A Longitudinal Study of the Relation Between Representations of Attachment in Childhood and Cognitive Functioning in Childhood and Adolescence

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Abstract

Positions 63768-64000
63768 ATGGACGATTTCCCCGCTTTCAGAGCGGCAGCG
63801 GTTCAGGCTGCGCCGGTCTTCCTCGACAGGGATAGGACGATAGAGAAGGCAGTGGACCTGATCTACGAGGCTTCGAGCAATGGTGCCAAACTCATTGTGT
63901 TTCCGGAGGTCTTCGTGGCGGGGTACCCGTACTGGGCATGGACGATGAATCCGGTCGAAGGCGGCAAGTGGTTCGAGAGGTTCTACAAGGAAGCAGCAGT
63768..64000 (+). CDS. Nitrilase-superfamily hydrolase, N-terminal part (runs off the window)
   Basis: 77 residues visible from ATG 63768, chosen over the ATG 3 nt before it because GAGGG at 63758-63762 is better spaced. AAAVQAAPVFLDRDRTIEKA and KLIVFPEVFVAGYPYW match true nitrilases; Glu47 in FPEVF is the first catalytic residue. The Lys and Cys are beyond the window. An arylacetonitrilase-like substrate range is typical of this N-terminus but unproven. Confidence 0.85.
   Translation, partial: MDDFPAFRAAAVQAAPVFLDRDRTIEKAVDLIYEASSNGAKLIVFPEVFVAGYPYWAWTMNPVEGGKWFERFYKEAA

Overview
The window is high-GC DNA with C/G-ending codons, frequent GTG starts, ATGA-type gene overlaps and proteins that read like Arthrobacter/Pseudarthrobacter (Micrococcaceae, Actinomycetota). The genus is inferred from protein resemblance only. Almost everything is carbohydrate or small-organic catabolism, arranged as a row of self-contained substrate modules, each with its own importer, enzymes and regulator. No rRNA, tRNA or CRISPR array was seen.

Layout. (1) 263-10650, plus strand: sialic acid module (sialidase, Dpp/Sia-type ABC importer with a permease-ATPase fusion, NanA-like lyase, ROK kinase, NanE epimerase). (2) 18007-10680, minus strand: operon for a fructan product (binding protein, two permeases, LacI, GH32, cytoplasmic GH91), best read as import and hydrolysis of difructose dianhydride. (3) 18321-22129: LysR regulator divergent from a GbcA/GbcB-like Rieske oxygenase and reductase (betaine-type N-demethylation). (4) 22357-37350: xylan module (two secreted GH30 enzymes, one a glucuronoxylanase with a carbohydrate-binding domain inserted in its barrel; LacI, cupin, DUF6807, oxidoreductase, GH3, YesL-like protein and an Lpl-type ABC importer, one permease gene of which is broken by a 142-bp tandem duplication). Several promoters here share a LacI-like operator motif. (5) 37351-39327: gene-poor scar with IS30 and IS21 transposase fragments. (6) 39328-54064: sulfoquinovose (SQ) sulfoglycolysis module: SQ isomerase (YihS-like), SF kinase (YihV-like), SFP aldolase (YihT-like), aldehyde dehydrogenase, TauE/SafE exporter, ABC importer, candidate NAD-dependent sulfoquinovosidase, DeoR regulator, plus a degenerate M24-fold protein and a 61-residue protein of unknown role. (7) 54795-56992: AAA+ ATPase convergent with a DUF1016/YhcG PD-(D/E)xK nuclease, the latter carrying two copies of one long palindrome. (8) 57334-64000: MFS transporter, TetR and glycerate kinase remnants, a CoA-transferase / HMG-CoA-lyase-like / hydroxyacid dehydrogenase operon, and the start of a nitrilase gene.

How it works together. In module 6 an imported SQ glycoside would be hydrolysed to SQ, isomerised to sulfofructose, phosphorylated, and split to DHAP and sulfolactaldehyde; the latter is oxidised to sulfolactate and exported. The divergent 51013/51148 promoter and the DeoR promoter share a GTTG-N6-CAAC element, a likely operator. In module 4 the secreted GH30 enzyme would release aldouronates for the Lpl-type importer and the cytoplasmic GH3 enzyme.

Eighty-five Icelandic children (41 girls and 44 boys) participated in a study on the relations among attachment representations, self-confidence, and cognitive functioning in childhood and adolescence. Attachment representations and self-confidence were assessed at age 7 on the basis of children's responses to a separation story and observations made by independent observers. Cognitive functioning was measured at ages 7, 9, 12, 15, and 17 years based on a battery of Piagetian tasks assessing concrete and formal reasoning. Children with a secure attachment representation were favored in their cognitive performance in childhood and adolescence. Children with an insecure–disorganized attachment representation were particularly disadvantaged on deductive reasoning tasks. Self-confidence played a significant but varying role in mediating the effects of attachment representations on cognitive functioning. The study controlled for IQ and attention difficulties.

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